Jonathan Cross never set out to become a ceramic artist. After studies in Texas he relocated to Los Angeles where he worked at a prestigious print shop, rubbing shoulders with artists such as Richard Serra and Joel Shapiro. After experimenting with clay, creating vessels for his own use, Cross emerges as an artist in his own right and is now considered one of the most dynamic ceramicists working in North America today.
1. How do you think your print background and exposure to modern art informs your work?
My background in printmaking is evident in the strong graphic nature of my work- bold silhouettes and linear qualities are found in almost every piece. Isamu Noguchi and Eduardo Chillida are two of my favorite artists and exemplify for me what is most interesting about modern art.
2. Why did you gravitate to wood firing and what do you like about the technique?
Wood firing for me directly ties into an elemental quality. Subjecting the work to the power and stress of heat over numerous days helps to finish the work. It is a way for me to let go of my controlling nature and let something a little chaotic happen to the work. These atmospheres of heat and ash also show up on the surface of the work after the firing, imparting a very natural and aged looking patina to the work.
Ceramic Artist Jonathan Cross / Desert Firing from Yoshihiro Makino on Vimeo.
3. Your work is very sensual. How do you want the beholder to react to the pieces?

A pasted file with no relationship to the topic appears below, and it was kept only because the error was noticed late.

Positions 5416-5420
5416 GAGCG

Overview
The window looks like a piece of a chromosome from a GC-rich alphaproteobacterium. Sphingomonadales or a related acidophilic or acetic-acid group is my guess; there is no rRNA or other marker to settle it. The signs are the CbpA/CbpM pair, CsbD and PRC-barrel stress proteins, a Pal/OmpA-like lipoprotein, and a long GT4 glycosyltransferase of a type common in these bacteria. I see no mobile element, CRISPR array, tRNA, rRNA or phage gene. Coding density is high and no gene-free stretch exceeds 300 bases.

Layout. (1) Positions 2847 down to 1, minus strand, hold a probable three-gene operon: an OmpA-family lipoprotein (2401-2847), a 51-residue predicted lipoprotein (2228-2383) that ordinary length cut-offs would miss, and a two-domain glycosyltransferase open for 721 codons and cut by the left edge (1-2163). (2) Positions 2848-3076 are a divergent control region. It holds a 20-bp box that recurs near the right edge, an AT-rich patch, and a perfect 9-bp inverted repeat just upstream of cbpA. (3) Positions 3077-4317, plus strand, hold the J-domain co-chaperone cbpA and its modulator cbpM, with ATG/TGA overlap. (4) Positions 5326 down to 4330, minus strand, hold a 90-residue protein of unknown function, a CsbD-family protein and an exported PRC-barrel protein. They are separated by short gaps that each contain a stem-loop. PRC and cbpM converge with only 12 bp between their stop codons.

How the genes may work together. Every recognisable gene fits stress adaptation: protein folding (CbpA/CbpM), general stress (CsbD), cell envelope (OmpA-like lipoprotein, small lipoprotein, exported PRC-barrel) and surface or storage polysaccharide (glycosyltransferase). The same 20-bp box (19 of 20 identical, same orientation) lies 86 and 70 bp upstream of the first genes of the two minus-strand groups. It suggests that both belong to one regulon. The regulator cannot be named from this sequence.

My hope is that people find the work beautiful and that it gives them joy. That being said I am also looking for people to connect the work to memories of mountains and deserts as well as old ruins and modern architecture.
4. Are there any new directions you can see you work going in?
5. Can you tell us through your conceptual process. Do you draw on any outside influences to create your work.
As I kind of touched on before, there is a certain timelessness that I want for the work. Sometimes I think about how an ancient Egyptian would respond to my work or someone from the distant future. What are the aesthetic qualities that remain with us? I think it's pretty obvious from the artifacts that are left behind and the kinds of artifacts that we are still making. Influences come from all over, landscapes, rocks, architecture, art both ancient and modern and sci-fi literature. Mostly the work is created in an intuitive fashion but that intuition has been curated by the kinds of art and things I fill my brain and subconscious with.
Photography by Yoshihiro Makino.